Answered By: Travis Souther Last Updated: May 04, 2018 Views: 90
Eagles Island is located on the west bank of the Cape Fear River, directly opposite downtown Wilmington.
- The seven mile long island was named for Richard Eagles, a native of Bristol, England, who was granted a part of the island by King George II in 1737.
- Eagles purchased additional tracts on the island in 1738 and 1739.
- The causeway was begun in 1764 by Colonel William Dry, Collector of Customs for the port of Brunswick. Dry used ballast from ships, coming into the ports of Wilmington and Brunswick as a foundation for the causeway, which was finished in 1791.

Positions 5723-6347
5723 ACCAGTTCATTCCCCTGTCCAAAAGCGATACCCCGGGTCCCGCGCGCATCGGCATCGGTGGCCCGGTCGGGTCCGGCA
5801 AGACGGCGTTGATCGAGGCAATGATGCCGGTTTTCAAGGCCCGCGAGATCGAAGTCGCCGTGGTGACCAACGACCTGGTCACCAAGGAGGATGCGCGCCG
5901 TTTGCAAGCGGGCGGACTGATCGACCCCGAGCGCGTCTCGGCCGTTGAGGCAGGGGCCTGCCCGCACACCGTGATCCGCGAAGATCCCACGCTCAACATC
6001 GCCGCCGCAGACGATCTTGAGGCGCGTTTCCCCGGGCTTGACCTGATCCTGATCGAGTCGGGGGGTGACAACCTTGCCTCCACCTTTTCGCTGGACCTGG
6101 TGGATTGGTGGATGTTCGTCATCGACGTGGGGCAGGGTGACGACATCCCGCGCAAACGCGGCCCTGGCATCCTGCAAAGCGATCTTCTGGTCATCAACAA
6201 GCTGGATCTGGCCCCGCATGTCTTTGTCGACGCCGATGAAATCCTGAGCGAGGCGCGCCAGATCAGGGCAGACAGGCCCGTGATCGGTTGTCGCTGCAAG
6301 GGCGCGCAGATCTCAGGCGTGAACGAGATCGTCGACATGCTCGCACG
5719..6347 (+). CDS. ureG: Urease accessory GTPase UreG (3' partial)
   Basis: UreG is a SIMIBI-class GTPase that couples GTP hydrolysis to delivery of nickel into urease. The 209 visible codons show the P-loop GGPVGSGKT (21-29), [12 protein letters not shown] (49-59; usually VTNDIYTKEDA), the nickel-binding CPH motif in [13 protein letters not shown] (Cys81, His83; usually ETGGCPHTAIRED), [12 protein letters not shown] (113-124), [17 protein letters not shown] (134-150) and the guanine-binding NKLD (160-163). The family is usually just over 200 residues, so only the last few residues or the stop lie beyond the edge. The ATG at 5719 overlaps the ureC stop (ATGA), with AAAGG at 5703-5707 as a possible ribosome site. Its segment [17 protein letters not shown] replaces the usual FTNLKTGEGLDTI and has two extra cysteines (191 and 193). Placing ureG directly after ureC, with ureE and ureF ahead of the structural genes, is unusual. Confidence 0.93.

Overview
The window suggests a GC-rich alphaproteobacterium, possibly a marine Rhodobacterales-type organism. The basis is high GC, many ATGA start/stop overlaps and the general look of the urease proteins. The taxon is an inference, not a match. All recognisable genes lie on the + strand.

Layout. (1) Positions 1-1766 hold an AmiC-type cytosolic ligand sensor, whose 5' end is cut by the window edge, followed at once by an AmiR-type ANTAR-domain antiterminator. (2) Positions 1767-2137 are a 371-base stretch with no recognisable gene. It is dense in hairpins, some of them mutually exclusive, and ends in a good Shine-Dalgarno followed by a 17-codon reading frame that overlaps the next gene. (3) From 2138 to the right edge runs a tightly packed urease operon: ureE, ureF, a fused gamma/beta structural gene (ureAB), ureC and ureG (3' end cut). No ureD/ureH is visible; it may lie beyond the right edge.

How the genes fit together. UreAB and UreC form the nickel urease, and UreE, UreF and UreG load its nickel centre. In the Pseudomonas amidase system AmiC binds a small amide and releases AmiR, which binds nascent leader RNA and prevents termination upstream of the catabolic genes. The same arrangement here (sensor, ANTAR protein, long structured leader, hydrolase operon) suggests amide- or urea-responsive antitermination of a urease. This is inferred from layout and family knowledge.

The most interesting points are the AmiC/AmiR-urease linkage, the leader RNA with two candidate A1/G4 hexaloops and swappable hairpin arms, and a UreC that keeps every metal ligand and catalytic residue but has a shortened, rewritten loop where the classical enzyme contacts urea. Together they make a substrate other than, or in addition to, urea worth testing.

- Among the dirt ballast of the foreign ships were seeds from many different countries. These seeds often took root; therefore, growing wild along the causeway are many plants that are not native to the lower Cape Fear.
- During the nineteenth century, it was an important center of the local naval stores industry and was also the western terminus of the Cape Fear River ferry. The causeway island allowed vehicular traffic to drive to the river.